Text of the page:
Hollyhock: A Perennials Guide to Planting Flowers

Hollyhock - Althaea, Perennials Guide to Planting Flowers

A constant, old-fashioned garden favorite! Hollyhocks have been universally admired for hundreds of years. They are stately, majestic, towering plants that add beauty wherever they are grown. What other plant has such a stately habit or so many transparent, lovely colors In single plants or masses against walls or buildings, in groups at the back or rear of the perennial border, interspersed with low shrubbery or in bold masses along drives or walks, they are alike effective Many delicate plants will give their fullest effects the first year, so they are planted to advantage in the newly made garden when the trees and shrubs are low. The general effect is too bare of color and foliage.

There are singles and doubles. The doubles are popular, but singles are always admired because of their simple beauty and individuality. A group of well-grown Hollyhocks in bloom is worth going to see. It is the color that we look for because the leaves are large and coarse and grow mainly in clumps at the base of the plant. The long spikes of flowers grow from 5 feet to 8 feet high and there are usually from five to nine blossoms in bloom on each well grown stalk.

The average size is about 2 or 3 inches across, but 5-inch blooms can be had if given attention. The colors range from white to almost black and include shades of pink, flesh, rose-pink, salmon-rose, golden yellow, canary-yellow, dark red, purple-crimson, dark maroon, white and combinations of practically all these colors with either white centers or white margins. The blooming period is from late June through September. Fringed petaled sorts are cataloged as Allegheny Hollyhocks and are exquisite. There are also annual sorts which may be depended upon to bloom the same year they are sown.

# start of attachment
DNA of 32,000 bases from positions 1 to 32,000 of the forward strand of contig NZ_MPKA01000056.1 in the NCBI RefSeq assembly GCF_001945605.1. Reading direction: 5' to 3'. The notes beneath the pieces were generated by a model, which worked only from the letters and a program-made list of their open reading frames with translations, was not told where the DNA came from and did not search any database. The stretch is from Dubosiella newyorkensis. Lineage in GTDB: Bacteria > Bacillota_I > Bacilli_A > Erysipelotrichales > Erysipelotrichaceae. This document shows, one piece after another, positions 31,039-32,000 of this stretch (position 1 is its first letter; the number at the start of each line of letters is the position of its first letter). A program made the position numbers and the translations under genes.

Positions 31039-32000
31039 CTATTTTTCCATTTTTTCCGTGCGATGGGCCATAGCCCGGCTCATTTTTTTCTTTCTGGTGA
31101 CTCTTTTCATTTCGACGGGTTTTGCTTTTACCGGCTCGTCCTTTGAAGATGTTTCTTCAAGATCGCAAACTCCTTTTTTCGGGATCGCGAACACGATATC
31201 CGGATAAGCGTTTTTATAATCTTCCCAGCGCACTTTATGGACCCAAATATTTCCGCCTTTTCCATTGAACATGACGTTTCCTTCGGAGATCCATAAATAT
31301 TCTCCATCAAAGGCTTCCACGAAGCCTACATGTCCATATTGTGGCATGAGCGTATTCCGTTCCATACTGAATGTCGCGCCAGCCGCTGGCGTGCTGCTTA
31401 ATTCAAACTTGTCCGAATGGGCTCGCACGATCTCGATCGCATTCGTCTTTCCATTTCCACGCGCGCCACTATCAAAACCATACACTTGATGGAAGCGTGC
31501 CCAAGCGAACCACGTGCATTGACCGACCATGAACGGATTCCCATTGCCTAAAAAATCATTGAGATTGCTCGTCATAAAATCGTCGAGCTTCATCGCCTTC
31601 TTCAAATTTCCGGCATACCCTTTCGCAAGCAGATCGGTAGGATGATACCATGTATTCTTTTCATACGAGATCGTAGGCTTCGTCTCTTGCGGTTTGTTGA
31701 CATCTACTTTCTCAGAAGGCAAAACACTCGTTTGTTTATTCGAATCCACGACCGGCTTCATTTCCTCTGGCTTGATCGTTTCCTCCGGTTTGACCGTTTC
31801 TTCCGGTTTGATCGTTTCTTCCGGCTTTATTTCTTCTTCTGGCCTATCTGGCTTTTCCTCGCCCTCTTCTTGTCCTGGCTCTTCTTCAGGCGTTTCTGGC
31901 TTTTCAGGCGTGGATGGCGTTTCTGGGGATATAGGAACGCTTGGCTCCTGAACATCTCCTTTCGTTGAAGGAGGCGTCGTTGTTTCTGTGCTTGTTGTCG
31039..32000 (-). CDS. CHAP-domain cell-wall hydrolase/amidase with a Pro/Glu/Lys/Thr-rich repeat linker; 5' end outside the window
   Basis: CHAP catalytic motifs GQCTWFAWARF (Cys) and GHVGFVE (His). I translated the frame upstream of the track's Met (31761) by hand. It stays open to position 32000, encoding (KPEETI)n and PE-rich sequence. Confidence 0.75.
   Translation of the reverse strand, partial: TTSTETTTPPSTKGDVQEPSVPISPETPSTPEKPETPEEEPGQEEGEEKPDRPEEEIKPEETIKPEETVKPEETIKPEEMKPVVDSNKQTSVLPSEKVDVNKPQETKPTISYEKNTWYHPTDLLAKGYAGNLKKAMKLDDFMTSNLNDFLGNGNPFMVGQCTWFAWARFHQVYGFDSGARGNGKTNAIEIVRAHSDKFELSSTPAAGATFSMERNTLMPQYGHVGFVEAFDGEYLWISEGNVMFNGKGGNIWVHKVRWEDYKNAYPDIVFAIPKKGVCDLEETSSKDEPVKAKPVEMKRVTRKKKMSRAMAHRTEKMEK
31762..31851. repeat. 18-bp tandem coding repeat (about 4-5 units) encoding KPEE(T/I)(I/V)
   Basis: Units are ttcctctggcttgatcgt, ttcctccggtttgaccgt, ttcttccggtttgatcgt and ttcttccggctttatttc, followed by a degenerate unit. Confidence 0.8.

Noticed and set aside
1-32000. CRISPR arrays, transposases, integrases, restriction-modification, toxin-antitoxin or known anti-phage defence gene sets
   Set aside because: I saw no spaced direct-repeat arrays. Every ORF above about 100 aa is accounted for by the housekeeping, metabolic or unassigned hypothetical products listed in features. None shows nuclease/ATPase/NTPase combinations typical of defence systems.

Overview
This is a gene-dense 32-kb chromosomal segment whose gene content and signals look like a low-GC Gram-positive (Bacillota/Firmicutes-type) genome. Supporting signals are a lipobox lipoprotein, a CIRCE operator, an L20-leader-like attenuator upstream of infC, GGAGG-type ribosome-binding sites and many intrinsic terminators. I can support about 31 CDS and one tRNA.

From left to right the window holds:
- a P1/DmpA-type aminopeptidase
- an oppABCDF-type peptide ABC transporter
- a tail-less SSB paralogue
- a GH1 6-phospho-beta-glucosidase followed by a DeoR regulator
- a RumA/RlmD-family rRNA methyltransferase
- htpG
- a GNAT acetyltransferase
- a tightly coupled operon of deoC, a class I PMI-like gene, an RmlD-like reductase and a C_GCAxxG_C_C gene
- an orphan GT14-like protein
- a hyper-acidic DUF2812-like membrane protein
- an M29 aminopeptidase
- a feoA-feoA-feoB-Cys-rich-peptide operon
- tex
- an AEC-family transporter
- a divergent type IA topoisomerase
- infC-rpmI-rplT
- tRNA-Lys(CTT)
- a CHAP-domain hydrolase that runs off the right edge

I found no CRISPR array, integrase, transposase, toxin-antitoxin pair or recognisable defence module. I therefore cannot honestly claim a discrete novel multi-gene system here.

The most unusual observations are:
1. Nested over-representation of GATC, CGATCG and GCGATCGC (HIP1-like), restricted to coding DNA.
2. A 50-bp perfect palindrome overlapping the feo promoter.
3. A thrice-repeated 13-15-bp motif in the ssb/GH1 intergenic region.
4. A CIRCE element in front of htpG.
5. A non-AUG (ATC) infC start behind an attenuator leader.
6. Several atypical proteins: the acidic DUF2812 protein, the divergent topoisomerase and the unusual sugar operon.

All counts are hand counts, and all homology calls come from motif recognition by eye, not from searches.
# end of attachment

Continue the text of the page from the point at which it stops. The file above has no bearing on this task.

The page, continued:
How to use hollyhocks

At present, Hollyhocks have a great landscape value to hide in unsightly places, working in the border, or among trees and shrubs. They are also used for cut flowers but wilt very rapidly.

Where to plant

They require deeply dug, well-drained soil of equal portions of good loam and leaf mold. Well-decayed manure is also good to mix in the soil. They should be planted warmly and given plenty of water during dry weather.

How to grow

As the seeds ripen in August, they should be sown in light soil, and the seedlings grown in cold frames during the Winter. The ground should be well prepared and the plants put in just as early as the ground can be worked. Hollyhocks self-sow very rapidly.


Hollyhocks were grown for a number of years in the same place, are troubled with rust. It causes little trouble, however, among vigorous young plants. A mixture of lime and sulfur blown under the leaves will prevent any serious outbreak. Bordeaux mixture is also effective. Badly infested plants should be dug and burned. Keep down the growth of the Mallow-like weeds. Much of the trouble with the rust is eliminated if the seed is sown as advised in August instead of Spring.

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